Intelligent Energy

China turning its back on EVs

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There may be 9 million bicycles in Beijing, but there was only one new Prius in China last year. Despite ambitious government plans, consumers balk at electric cars and hybrids.

Chinese consumers are forsaking EVs and hybrids in favor of sport utility vehicles and luxury cars, despite ambitious efforts by the government to stimulate the electric car industry.

A report in the Guardian newspaper says that Chinese electric car manufacturer BYD – backed by famed American investor Warren Buffett - has scaled back its goals “after failing to find a market because of costs, safety concerns and underdeveloped battery technology.”

The Financial Times notes that BYD “has repeatedly delayed plans to commercialize and export its electric vehicles.”

Even with subsidies of 60,000 yuan ($9,400) for electric vehicles and 50,000 yuan ($7,800) for plug-in hybrids in five cities, consumers are balking because conventional cars still cost less and are more reliable, the Guardian says.

The slowdown at BYD and others has prompted Prime Minister Wen Jiabao to call for reconsideration of China’s plans to move away from conventionally fueled vehicles as a way to cut CO2 emissions and pollution.

Earlier this year China set targets of producing a million new EVs and plug-in hybrids a year by 2015. The country’s Ministry of Industry and Information Technology has pledged investments of more than 100 billion yuan ($15.7 billion) over the next 10 years to stimulate production.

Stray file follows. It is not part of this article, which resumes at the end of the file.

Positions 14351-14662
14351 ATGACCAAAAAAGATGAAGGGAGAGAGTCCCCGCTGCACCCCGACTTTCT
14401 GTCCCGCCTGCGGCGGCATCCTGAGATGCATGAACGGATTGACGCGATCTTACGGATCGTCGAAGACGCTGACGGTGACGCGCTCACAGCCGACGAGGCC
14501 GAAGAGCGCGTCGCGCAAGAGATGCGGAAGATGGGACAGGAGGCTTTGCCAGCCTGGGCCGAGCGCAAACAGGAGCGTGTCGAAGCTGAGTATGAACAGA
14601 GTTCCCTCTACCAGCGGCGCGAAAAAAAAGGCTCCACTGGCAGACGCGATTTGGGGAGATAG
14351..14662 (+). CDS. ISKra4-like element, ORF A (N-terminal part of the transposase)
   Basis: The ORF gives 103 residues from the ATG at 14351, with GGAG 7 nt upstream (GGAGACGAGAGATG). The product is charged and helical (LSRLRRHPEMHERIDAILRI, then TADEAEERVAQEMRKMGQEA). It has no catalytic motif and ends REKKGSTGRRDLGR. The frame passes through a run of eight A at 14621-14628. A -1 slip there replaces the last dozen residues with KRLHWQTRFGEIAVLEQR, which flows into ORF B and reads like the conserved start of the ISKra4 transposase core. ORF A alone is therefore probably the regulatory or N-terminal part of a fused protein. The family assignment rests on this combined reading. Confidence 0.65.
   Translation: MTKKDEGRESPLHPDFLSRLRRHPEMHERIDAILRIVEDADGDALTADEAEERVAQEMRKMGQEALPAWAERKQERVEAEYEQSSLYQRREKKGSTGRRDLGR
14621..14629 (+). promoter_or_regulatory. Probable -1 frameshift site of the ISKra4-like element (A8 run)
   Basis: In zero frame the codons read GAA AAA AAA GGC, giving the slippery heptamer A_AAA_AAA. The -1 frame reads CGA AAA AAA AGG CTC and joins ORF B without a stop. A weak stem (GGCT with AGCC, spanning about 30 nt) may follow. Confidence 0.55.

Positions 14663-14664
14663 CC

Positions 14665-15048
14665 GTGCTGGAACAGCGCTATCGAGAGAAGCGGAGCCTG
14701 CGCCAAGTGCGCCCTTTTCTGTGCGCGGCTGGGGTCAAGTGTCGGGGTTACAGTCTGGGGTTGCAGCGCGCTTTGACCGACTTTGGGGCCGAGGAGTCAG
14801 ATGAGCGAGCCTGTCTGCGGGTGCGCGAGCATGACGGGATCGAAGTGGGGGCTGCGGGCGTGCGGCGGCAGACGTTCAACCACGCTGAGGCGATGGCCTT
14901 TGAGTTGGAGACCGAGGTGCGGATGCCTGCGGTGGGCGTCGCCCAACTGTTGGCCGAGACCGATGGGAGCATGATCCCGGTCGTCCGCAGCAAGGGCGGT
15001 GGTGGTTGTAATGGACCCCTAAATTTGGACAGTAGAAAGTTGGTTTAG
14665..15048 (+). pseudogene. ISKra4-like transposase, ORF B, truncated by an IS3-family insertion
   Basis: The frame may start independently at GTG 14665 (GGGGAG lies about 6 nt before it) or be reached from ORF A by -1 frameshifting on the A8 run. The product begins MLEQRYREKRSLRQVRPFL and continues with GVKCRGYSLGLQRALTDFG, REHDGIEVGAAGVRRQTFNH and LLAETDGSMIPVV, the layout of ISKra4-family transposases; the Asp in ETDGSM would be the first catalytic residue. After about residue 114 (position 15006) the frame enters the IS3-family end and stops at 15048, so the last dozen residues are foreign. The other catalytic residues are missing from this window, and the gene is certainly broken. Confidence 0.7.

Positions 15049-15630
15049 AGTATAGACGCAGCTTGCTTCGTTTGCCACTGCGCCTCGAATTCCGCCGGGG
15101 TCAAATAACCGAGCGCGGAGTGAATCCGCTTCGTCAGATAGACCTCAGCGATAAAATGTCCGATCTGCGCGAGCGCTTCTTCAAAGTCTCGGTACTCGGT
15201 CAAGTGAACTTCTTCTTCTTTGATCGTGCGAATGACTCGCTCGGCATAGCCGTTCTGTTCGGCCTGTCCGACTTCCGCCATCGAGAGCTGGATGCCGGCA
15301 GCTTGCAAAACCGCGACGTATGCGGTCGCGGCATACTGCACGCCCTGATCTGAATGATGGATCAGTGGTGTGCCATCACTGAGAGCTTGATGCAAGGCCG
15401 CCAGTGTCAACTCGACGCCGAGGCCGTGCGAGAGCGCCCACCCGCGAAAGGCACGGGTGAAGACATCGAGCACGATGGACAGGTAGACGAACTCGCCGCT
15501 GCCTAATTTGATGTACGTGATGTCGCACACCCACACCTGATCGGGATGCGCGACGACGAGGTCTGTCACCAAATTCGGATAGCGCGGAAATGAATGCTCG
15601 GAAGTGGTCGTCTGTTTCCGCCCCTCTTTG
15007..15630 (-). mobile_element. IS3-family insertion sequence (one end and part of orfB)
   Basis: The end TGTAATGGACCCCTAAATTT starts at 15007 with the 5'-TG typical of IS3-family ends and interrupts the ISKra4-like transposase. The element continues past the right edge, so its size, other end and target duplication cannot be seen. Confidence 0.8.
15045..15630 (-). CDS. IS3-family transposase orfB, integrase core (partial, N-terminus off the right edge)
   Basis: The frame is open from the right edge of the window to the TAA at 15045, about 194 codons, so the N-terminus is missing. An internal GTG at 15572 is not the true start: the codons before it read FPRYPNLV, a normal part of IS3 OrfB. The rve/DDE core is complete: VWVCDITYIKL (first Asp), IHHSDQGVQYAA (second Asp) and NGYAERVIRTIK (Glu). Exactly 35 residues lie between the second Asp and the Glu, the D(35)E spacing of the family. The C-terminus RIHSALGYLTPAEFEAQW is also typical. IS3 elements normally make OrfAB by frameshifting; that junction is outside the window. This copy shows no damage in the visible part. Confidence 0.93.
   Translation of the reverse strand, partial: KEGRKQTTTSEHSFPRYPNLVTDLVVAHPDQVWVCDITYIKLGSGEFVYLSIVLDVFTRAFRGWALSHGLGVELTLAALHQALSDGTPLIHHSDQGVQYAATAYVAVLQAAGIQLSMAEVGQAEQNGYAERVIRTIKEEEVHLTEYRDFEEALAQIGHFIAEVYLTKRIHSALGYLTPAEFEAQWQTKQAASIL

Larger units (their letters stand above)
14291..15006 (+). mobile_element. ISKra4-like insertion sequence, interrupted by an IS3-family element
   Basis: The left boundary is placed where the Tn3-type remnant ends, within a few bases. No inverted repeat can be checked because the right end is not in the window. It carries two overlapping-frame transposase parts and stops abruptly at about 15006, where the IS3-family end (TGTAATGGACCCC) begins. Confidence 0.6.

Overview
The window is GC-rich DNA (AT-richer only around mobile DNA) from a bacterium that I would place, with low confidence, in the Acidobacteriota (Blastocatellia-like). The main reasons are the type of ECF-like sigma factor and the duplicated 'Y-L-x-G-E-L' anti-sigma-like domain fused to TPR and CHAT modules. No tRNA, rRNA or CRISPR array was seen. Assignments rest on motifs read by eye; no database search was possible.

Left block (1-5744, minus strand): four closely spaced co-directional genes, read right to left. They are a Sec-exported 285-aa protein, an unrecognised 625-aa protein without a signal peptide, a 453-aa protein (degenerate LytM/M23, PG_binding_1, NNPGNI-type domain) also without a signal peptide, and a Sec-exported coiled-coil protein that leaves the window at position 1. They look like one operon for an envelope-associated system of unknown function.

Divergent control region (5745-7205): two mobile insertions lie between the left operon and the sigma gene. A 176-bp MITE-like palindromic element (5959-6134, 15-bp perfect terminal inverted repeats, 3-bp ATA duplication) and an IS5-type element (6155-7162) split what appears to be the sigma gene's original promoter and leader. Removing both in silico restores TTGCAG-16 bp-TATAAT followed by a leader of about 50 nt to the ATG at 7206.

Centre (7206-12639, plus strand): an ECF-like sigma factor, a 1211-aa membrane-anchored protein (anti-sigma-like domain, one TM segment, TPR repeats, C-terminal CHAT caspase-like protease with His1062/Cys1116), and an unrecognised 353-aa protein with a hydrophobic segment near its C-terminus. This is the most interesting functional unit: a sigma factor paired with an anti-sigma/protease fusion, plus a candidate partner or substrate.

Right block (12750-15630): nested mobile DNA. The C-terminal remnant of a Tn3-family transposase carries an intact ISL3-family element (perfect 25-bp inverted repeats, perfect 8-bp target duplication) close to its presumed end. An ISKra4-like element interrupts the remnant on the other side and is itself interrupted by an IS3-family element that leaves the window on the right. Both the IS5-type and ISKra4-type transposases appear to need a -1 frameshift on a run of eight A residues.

But the Guardian sites a report from IHS Automotive noting that last year “the takeup for such vehicles was far behind the government's time-frame."

IHS speculates that Beijing may now place greater emphasis on fuel-efficiency in traditional cars as well as on hybrids, even though the research firm also points out that sales of the Toyota Prius hybrid fell from about 200 in 2009 to a single one in 2010. At the same time, registration of new SUVS - including 425 Hummers - rose by 24% in 2010, and luxury cars soared as Mercedes, BMW, Audi and Rolls Royces all recorded strong growth.

With China having overtaken the U.S. as the world’s largest car market, and with car ownership there still less than half the worldwide average and poised for more boom growth, the world's auto industry awaits the results of Beijing's rethink.

Photo: BYD

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Mark Halper

Contributing Editor

Mark Halper has written for TIME, Fortune, Financial Times, the UK's Independent on Sunday, Forbes, New York Times, Wired, Variety and The Guardian. He is based in Bristol, U.K. Follow him on Twitter. Disclosure